There have been “some bumps on the way,” Sherman admitted, “because there’s a very different view about whether this deal in fact ultimately is the best way to ensure Israel’s security. We believe that it is, along with the qualitative military edge that is fundamental to our relationship.”

Washington and Jerusalem have a “robust security relationship,” which will not be affected by differences of opinion on the Iran deal, she vowed.

US Secretary of State John Kerry (R) and US Under Secretary for Political Affairs Wendy Sherman (L) meet with foreign ministers of Germany, France, China, Britain, Russia and the European Union at a hotel in Vienna, Austria on July 7, 2015. (AFP PHOTO / POOL / CARLOS BARRIA)
US Secretary of State John Kerry and US Under Secretary for Political Affairs Wendy Sherman meet with foreign ministers of Germany, France, China, Britain, Russia and the European Union in Vienna, Austria on July 7, 2015. (AFP PHOTO / POOL / CARLOS BARRIA)

Sherman rejected Israeli criticism on the agreement’s oversight mechanism, arguing that it contains “the most extensive inspections and monitoring regime and transparency measures that have ever [been] put in place.”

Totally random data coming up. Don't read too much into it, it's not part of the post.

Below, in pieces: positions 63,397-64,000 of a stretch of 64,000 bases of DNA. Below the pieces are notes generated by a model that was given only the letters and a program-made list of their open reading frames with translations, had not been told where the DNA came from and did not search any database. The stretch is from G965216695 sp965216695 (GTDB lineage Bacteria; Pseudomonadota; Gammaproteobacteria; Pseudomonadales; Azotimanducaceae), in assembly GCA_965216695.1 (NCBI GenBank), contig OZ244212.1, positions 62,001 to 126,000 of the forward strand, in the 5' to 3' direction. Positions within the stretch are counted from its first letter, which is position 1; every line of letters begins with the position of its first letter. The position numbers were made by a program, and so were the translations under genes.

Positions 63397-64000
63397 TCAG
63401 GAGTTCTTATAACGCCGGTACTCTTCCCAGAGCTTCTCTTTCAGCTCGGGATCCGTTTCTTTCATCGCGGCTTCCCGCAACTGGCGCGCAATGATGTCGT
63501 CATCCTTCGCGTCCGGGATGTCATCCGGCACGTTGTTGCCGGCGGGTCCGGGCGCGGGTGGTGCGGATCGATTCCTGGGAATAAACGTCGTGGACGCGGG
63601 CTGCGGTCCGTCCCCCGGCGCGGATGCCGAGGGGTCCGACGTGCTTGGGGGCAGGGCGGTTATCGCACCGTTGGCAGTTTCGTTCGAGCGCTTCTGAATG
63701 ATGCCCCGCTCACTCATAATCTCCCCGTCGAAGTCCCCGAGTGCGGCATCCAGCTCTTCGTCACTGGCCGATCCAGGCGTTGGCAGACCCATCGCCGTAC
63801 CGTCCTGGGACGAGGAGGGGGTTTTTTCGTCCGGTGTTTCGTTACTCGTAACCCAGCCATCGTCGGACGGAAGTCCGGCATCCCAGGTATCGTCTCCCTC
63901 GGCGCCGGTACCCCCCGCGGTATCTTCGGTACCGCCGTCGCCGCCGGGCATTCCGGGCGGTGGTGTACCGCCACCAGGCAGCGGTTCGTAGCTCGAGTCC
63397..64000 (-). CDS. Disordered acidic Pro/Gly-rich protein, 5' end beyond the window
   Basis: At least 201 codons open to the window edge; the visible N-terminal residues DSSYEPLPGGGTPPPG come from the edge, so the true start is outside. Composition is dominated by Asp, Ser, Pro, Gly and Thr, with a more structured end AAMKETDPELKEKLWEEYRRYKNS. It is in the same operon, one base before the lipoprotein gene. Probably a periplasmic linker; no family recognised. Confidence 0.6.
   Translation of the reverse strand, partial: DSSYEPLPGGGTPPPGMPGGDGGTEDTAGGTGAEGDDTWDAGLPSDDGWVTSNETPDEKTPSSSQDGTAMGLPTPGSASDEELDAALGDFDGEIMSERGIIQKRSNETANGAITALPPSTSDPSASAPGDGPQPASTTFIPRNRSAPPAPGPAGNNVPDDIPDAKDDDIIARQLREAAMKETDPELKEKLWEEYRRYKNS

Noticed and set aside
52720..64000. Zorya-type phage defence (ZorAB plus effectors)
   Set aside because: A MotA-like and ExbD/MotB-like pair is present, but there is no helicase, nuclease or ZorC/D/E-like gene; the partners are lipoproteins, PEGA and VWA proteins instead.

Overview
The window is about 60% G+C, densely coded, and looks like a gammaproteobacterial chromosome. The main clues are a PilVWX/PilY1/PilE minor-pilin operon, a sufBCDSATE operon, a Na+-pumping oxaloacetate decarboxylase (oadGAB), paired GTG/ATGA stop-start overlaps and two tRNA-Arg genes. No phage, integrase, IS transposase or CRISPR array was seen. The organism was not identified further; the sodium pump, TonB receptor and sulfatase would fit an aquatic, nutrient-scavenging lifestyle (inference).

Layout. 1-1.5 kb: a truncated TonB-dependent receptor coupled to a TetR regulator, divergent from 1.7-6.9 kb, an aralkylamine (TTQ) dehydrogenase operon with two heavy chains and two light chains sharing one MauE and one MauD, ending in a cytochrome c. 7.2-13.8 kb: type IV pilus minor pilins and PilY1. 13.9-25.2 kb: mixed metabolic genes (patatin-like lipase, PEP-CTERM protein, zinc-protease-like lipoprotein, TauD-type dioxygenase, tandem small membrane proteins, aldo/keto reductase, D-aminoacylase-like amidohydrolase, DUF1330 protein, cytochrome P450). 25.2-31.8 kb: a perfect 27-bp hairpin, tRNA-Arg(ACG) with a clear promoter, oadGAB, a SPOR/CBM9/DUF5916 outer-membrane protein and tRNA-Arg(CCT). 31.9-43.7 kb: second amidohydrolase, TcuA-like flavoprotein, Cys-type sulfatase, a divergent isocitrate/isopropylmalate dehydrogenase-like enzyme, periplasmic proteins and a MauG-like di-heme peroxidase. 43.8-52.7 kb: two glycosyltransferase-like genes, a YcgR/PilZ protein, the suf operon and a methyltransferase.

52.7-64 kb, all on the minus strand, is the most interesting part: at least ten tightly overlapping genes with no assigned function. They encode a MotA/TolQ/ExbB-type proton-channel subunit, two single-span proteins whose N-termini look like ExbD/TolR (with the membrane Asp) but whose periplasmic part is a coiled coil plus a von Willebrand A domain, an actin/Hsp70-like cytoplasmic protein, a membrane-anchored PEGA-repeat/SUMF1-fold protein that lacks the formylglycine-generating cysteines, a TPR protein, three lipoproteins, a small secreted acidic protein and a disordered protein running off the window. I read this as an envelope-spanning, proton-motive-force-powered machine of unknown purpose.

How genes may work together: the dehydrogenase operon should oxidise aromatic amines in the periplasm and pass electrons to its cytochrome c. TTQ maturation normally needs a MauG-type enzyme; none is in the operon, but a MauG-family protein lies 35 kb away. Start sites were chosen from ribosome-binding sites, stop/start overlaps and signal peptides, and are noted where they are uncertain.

The fact that Iran would have 24 days before it has to grant international inspectors access to undeclared military sites where they suspect illicit nuclear activity does not mean that Iran could cheat easily, she insisted.

“It would be very hard for Iran to establish a covert enrichment facility, given that we have such eyes on the [uranium] supply chain,” she said. “It’s not so easy to clean up a nuclear site.”

Iran is making a voluntary commitment here. It is not a defeated or occupied foe

The much-discussed 24-day period may seem like a long time, “but in nuclear matters, according to the scientists and the technical experts, it’s actually a very, very short time,” Sherman said. “So we feel that we have unparalleled access.”

No country that has not been defeated in war has ever agreed to “anywhere, anytime” inspections, Sherman argued, adding that the P5+1 power never aimed for this during the negotiations. “Iran is making a voluntary commitment here. It is not a defeated or occupied foe. It is cooperating with the IAEA [International Atomic Energy Agency].”

Asked by The Times of Israel to reconcile that stance with a statement by US Secretary of Energy Ernest Moniz, who just three months ago said he expected the deal to include “anywhere, anytime” access, Sherman indicated that he never actually meant what he said.

“I think this is one of those circumstances where… we’ve all been rhetorical from time to time,” she said. “We believe this access agreement … does create the guarantee that if the IAEA needs access it will get access. And that’s really fundamental here. That phrase, ‘anytime, anywhere,’ is something that became sort of popular rhetoric, but I think people understood that what it really meant is that if the IAEA felt it has to have access… then it will be guaranteed. And that is what has happened.”

There has been no change in the negotiators’ positions, Sherman insisted. “The objective always remained a monitoring and verification system that ensured that there could not be a covert [nuclear program], that we would know it if Iran started down that road.”